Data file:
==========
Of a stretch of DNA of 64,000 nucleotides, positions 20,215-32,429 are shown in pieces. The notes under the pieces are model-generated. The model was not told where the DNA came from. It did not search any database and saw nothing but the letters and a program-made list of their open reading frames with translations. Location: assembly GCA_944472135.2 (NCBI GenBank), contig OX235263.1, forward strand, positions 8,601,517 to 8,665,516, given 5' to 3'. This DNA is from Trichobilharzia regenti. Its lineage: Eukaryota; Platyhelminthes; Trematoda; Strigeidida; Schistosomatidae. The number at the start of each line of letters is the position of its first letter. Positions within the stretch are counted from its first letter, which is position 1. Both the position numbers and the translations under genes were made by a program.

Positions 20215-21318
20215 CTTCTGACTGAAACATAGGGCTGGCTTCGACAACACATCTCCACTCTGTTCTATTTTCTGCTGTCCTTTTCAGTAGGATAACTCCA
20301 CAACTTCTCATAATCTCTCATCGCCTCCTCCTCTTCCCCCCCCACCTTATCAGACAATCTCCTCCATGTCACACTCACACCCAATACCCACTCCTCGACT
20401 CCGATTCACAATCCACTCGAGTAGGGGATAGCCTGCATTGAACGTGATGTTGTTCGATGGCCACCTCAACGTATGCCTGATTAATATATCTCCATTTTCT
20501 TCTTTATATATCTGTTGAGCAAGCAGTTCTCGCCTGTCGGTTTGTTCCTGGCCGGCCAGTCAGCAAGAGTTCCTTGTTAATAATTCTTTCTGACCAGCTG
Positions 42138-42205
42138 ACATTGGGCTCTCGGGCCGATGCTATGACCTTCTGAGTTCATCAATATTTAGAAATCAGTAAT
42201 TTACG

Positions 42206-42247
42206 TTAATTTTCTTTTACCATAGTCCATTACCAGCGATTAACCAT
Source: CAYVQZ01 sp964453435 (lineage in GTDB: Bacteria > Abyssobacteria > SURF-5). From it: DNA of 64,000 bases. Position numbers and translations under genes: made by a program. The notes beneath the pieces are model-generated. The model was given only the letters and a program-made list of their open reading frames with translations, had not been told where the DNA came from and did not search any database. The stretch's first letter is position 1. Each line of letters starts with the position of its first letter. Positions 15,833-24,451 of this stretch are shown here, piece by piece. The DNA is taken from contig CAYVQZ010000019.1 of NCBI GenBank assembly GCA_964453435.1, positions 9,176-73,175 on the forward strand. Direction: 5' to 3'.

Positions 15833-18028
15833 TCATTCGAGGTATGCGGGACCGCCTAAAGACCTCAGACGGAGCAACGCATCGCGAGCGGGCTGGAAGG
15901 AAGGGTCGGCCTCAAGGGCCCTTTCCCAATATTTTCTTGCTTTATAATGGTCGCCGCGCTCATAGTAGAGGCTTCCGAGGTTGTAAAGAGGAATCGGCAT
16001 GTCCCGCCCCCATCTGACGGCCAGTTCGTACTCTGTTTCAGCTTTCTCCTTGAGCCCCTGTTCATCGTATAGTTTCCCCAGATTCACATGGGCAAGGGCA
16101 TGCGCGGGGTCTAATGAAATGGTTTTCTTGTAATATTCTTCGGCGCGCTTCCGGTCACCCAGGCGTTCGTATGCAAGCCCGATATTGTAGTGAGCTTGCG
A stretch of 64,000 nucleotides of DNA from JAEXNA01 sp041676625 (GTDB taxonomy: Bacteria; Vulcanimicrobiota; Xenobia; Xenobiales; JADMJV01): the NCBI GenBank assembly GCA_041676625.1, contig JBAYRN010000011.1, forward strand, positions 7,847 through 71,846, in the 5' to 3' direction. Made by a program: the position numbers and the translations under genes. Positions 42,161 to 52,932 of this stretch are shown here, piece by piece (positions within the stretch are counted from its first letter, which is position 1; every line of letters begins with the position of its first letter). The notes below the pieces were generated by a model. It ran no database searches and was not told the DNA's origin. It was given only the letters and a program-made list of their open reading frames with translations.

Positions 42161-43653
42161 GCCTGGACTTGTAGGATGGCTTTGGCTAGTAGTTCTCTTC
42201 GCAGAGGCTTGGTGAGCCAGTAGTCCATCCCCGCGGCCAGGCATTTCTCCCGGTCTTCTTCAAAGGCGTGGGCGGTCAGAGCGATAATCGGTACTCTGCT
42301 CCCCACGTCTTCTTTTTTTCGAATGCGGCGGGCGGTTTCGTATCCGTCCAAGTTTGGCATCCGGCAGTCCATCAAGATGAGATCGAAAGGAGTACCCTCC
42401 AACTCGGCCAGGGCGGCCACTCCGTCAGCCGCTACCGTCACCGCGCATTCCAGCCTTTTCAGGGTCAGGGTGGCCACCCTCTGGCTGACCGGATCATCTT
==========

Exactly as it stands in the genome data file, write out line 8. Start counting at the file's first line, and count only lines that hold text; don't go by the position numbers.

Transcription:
42138 ACATTGGGCTCTCGGGCCGATGCTATGACCTTCTGAGTTCATCAATATTTAGAAATCAGTAAT